Star Citizen trading exploded, but as it did it caught the eye of nefarious internet operators. Scam artists became a real problem, taking money paid into PayPal accounts then doing a runner. As more and more trades were made, more and more scams were reported. It was an awkward time: CIG didn't want much to do with disgruntled players burnt by trading virtual goods outside of their game, and the disgruntled players wanted their money back. Something had to give.
In April 2014 CIG announced plans to change its gifting system so packages could only be gifted once. Here's the relevant point:
"In order to eliminate the middleman scam, packages will be giftable only once before they are locked to an account."
In short, if an item is traded once, it can't be traded again. On 1st May the changes kicked in. That was that, many thought. Star Citizen trading was over.
Not so. The grey market found a way to continue. Star Citizen middlemen survived by deftly changing tack. Before the change, middlemen managed ships. Now, they manage the money.
"My main objective as a middleman is to offer safe transactions, both to buyers and sellers," Kane says. And for this service middlemen charge a fee. Kane says when CIG imposed limitations on Star Citizen's gifting system, it removed an important defence against scams. Buyers and sellers must contact each other directly in what are, essentially, blind transactions. "Please, don't misunderstand me, I understand perfectly, and support CIG and this measure because they have reduced the possibility of scams long-term," Kane says, "but short-term it will be easy for the scammers to get the money and run."
Now, Kane offers safe transactions from a ship showroom bolstered by a superb reputation among the Star Citizen trading community. Sellers list ships in Kane's Megastore safe in the knowledge that any transactions will be free from the clutches of scammers. Buyers know all ships are verified. In Kane's Megastore, everyone wins. He sells peace of mind.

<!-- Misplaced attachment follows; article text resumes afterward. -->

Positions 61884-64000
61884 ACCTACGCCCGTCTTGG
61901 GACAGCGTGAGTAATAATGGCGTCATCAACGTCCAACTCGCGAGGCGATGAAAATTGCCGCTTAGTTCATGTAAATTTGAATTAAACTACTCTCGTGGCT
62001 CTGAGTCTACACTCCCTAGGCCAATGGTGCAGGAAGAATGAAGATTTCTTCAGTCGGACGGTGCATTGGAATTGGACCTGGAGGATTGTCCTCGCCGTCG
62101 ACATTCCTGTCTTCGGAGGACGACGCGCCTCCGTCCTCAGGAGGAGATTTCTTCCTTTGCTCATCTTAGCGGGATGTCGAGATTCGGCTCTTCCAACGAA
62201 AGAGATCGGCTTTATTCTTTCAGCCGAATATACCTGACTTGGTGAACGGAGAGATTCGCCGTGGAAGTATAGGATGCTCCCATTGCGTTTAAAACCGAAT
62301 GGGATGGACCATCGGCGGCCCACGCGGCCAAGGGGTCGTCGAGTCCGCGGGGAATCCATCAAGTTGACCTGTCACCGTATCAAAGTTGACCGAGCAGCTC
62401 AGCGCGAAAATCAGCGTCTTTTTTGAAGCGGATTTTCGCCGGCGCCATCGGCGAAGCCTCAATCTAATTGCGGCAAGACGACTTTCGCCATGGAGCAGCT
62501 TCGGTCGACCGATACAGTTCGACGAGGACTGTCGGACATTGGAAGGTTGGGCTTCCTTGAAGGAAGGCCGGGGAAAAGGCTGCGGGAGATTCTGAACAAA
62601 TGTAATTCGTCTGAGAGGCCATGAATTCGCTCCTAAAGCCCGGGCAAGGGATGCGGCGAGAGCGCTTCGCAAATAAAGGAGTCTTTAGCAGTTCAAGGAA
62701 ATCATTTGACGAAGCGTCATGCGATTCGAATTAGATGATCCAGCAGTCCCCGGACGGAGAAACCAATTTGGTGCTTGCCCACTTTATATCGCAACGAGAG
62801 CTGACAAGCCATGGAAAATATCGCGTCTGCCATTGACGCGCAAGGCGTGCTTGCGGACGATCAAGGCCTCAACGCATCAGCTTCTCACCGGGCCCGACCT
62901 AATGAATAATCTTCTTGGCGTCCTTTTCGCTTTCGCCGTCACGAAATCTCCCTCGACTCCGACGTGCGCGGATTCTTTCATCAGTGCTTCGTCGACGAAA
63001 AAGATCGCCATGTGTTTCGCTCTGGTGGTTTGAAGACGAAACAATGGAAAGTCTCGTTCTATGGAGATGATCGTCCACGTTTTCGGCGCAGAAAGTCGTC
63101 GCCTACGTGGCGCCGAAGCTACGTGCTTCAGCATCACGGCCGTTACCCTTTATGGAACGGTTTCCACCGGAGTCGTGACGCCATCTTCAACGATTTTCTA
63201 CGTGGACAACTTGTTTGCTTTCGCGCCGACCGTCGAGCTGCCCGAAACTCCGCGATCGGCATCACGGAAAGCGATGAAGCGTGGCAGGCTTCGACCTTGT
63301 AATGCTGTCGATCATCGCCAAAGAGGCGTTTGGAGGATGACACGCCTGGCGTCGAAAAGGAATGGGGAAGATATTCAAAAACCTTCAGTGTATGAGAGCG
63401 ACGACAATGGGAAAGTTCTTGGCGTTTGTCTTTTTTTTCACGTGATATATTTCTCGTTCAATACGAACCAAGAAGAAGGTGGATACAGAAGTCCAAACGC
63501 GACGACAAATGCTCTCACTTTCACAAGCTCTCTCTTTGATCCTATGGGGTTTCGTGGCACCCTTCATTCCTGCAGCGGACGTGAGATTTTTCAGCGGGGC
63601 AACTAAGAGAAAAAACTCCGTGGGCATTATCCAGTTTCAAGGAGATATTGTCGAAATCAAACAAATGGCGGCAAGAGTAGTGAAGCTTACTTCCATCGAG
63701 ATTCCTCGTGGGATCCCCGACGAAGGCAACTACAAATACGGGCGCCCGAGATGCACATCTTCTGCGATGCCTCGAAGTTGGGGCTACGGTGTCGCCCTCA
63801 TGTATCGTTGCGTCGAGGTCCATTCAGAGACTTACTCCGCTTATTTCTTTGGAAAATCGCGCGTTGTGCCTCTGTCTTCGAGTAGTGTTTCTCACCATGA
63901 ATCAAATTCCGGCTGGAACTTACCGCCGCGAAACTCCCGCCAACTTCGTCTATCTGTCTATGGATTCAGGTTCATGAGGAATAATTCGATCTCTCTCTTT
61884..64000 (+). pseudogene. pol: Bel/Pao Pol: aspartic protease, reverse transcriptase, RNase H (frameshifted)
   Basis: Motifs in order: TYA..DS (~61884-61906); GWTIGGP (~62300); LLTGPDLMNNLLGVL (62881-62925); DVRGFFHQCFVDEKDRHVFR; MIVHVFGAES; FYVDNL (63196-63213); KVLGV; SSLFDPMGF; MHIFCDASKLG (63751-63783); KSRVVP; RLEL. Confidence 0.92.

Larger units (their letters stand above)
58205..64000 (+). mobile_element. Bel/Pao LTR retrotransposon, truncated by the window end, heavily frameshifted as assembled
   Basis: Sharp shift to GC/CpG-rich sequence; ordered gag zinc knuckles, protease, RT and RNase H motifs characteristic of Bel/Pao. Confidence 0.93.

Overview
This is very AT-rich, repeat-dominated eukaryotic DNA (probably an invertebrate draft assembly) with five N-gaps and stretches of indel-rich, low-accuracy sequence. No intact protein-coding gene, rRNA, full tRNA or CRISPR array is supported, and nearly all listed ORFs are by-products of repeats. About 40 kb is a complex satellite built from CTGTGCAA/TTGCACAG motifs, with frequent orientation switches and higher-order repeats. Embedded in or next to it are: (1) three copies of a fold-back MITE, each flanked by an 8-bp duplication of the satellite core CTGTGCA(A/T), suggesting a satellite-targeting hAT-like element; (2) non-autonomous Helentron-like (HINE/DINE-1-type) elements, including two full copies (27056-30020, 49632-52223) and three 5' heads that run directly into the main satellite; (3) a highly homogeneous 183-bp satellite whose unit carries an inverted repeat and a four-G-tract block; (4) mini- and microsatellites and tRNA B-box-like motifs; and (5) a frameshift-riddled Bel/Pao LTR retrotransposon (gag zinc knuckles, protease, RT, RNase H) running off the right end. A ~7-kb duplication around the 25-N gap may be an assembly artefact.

Here's how it works: when Kane is contacted by a buyer or seller he verifies their identity. Once he's satisfied they're trustworthy, he lists the ship or ships in the store or begins the sale transaction. The buyer pays Kane for the ship. Kane sends the seller a message, asking them to send the ship to the buyer. Once both parties confirm the ship is sent, Kane pays the seller. All the while he is taking screenshots and saving registries and documents. He has a direct line to an in-game Concierge (part of a select group of Star Citizen players whose questions, requests and needs are answered by an on-staff human being) if there are any problems. "I have not had any problems," he says. "The system works fine," he says.
"Most customers are legit and just want to get some money for their ships for different reasons (medical issues, car damaged, profit for a new game, etc.), and they only want a safe place to sell or buy ships," Kane says.
Kane has managed nearly 400 transactions as a Star Citizen middleman and sold more than 1300 ships directly. He says on average he manages five transactions a day. The most expensive transaction he's managed was for an Idris-M, a frigate no longer available to buy (he won't say how much it went for because he doesn't want to "mark" a ship sold on his Megastore with any specific value). But the Idris-M usually goes for $4000, Kane notes, before saying he knows people who spent more than €15,000 on LTI ships when they were available in the hope they would be able to sell them for a profit. Right now, that's exactly what they're doing.
Right now, the Star Citizen grey market is in a state of balance. Real-world money is changing hands as virtual space ships go back and forth. But it is middlemen who are the glue that holds the grey market together, protecting players from scams, ensuring deals are done despite the restrictions on gifting. Things, it seems, are working well, and the economy is purring along nicely.
Soon, though, things will changes once again, with the return of lifetime insurance.
A middleman who asks to be called "Nigel" tells me of CIG's plan to sell six new ships, each with LTI. When a ship's concept gets final approval from Chris Roberts, they will be sold in a one-week concept-only sale. After that week ends, the ship will not be available for sale until it is ready for use in the Hangar. Yes, you read that right: CIG is selling concept versions of virtual spaceships that can't be flown or even viewed in a game that isn't finished. In fact, the first of these, the Aegis Reclaimer, went on sale last week - for $350.